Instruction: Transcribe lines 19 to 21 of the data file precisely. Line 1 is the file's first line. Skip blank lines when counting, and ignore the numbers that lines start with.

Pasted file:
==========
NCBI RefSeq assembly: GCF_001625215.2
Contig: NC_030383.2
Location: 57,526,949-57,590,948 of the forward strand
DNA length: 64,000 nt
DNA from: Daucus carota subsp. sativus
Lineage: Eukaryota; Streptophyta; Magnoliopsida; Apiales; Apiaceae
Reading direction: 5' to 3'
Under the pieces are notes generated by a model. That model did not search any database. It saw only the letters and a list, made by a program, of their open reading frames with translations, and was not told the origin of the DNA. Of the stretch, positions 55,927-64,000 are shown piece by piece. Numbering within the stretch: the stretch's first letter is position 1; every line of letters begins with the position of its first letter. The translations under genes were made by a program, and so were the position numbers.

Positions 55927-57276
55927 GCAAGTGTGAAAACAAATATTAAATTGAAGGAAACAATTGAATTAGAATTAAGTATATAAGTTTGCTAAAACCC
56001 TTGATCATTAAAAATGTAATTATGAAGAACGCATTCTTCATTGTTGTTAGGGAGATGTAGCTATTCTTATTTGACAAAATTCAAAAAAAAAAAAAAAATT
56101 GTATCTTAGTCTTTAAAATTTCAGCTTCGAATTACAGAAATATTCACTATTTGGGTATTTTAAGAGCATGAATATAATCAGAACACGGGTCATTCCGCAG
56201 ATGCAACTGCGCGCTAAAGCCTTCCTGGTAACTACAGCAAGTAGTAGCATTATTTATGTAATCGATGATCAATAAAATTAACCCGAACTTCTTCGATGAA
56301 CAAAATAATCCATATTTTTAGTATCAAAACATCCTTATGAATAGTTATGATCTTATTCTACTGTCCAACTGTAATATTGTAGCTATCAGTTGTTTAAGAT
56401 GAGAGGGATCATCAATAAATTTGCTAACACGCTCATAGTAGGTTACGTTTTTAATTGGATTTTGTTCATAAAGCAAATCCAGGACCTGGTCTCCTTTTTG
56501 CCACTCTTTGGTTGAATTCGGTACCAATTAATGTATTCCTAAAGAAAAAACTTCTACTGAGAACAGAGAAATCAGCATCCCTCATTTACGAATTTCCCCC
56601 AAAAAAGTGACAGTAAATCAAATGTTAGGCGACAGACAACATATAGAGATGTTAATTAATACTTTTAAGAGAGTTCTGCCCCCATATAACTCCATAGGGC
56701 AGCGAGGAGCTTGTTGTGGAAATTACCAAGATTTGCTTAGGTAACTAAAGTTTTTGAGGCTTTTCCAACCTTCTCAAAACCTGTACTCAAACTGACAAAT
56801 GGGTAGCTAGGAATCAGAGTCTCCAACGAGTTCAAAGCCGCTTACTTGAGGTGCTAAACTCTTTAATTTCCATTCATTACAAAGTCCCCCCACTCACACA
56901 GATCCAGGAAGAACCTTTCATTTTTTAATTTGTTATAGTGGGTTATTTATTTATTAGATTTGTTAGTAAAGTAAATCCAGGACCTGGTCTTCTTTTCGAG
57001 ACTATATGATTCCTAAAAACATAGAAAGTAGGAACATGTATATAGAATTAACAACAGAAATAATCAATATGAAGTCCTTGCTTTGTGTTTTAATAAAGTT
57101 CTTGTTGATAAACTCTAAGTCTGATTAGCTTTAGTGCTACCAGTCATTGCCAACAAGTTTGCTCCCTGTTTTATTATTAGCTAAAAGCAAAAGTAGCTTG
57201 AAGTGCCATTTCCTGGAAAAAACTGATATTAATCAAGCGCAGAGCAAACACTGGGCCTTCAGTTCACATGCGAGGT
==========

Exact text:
56801 GGGTAGCTAGGAATCAGAGTCTCCAACGAGTTCAAAGCCGCTTACTTGAGGTGCTAAACTCTTTAATTTCCATTCATTACAAAGTCCCCCCACTCACACA
56901 GATCCAGGAAGAACCTTTCATTTTTTAATTTGTTATAGTGGGTTATTTATTTATTAGATTTGTTAGTAAAGTAAATCCAGGACCTGGTCTTCTTTTCGAG
57001 ACTATATGATTCCTAAAAACATAGAAAGTAGGAACATGTATATAGAATTAACAACAGAAATAATCAATATGAAGTCCTTGCTTTGTGTTTTAATAAAGTT